Illinois lawmakers are considering legislation that would make it pave the way for dogs to accompany people at outdoor cafes in Chicago.
The law would give Illinois cities with populations over one million the right to enact ordinances allowing dogs to dine in outdoor sections of restaurants. Chicago is the only city in Illinois with a current population of over one million people.
The bill doesn’t propose allowing dogs inside restaurants, just their outdoor sections. Restaurants would have to comply with health codes and could refuse service to a dog owner if the animal’s behavior threatens the health or safety of other diners.
The legislation, officially known as SB 341, would also require local ordinances to impose controls to ensure compliance with health and safety codes.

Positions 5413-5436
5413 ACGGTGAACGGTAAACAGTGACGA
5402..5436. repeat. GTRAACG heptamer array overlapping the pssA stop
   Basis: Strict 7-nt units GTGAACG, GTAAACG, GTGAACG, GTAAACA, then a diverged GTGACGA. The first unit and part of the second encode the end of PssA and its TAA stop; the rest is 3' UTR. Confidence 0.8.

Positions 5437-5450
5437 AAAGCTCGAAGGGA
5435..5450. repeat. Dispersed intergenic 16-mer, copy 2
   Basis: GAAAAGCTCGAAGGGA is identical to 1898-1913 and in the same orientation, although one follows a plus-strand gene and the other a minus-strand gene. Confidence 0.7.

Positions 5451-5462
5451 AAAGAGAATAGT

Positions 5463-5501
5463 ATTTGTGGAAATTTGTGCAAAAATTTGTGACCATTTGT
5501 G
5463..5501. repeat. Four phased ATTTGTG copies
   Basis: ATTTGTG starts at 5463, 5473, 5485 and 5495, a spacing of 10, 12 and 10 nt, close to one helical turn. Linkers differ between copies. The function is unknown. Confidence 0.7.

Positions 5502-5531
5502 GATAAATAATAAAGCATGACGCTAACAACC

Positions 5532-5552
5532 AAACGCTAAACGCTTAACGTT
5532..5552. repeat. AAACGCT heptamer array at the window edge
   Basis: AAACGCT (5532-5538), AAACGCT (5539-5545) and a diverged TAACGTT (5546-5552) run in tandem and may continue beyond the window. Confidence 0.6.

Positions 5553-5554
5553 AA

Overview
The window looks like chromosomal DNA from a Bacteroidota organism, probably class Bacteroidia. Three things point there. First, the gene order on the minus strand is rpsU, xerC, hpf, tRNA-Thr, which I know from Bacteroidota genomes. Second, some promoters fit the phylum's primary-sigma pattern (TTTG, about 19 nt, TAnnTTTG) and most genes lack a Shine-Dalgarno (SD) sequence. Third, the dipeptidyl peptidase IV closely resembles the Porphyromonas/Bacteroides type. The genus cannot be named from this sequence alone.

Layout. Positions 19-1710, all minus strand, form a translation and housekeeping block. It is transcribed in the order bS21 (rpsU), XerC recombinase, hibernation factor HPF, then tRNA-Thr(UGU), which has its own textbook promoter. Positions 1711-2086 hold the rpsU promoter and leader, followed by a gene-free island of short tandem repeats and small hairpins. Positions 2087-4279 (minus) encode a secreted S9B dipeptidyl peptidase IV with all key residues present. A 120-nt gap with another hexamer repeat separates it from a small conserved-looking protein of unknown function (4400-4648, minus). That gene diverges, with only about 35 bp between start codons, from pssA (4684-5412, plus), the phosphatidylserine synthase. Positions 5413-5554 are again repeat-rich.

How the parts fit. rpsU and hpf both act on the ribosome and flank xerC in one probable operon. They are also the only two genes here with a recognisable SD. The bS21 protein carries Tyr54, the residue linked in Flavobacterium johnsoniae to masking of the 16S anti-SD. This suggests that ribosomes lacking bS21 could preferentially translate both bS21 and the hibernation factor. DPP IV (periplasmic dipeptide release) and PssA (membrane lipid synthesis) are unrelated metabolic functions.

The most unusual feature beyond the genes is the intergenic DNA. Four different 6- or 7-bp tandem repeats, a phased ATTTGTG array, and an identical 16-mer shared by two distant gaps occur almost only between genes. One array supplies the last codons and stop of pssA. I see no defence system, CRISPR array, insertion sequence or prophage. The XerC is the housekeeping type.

Service animals, such as guide dogs, are not covered under the bill, since they are already allowed in restaurants under the Americans with Disabilities Act.
SB 341, sponsored by State Reps. John Fritchey (D-Chicago) and Harry Osterman (D-Springfield), was approved by the Illinois Senate in March and is expected to be heard by the House’s rules committee before being presented to the full House in the coming weeks.